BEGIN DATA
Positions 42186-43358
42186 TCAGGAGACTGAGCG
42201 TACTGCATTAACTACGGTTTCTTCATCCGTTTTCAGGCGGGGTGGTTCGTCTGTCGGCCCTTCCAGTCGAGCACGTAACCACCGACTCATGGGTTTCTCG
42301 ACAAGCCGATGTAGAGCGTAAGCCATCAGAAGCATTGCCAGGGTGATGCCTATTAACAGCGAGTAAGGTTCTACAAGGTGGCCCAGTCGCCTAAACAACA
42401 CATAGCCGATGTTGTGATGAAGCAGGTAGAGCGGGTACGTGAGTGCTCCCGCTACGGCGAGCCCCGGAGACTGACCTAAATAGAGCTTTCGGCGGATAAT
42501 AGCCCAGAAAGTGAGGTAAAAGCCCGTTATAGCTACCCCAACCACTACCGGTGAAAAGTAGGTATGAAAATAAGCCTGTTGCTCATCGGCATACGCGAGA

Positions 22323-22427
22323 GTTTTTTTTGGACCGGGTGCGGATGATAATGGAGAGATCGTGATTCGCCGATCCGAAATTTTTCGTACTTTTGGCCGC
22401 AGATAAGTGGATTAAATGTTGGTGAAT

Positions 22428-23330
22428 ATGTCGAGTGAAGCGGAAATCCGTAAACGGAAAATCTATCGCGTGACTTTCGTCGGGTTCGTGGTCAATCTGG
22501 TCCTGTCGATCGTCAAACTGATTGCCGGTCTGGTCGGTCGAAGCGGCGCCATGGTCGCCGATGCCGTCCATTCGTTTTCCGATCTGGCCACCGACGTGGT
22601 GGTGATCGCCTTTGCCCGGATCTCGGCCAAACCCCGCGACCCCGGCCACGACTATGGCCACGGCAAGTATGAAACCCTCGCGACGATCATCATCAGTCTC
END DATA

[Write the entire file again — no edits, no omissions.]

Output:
Positions 42186-43358
42186 TCAGGAGACTGAGCG
42201 TACTGCATTAACTACGGTTTCTTCATCCGTTTTCAGGCGGGGTGGTTCGTCTGTCGGCCCTTCCAGTCGAGCACGTAACCACCGACTCATGGGTTTCTCG
42301 ACAAGCCGATGTAGAGCGTAAGCCATCAGAAGCATTGCCAGGGTGATGCCTATTAACAGCGAGTAAGGTTCTACAAGGTGGCCCAGTCGCCTAAACAACA
42401 CATAGCCGATGTTGTGATGAAGCAGGTAGAGCGGGTACGTGAGTGCTCCCGCTACGGCGAGCCCCGGAGACTGACCTAAATAGAGCTTTCGGCGGATAAT
42501 AGCCCAGAAAGTGAGGTAAAAGCCCGTTATAGCTACCCCAACCACTACCGGTGAAAAGTAGGTATGAAAATAAGCCTGTTGCTCATCGGCATACGCGAGA

Positions 22323-22427
22323 GTTTTTTTTGGACCGGGTGCGGATGATAATGGAGAGATCGTGATTCGCCGATCCGAAATTTTTCGTACTTTTGGCCGC
22401 AGATAAGTGGATTAAATGTTGGTGAAT

Positions 22428-23330
22428 ATGTCGAGTGAAGCGGAAATCCGTAAACGGAAAATCTATCGCGTGACTTTCGTCGGGTTCGTGGTCAATCTGG
22501 TCCTGTCGATCGTCAAACTGATTGCCGGTCTGGTCGGTCGAAGCGGCGCCATGGTCGCCGATGCCGTCCATTCGTTTTCCGATCTGGCCACCGACGTGGT
22601 GGTGATCGCCTTTGCCCGGATCTCGGCCAAACCCCGCGACCCCGGCCACGACTATGGCCACGGCAAGTATGAAACCCTCGCGACGATCATCATCAGTCTC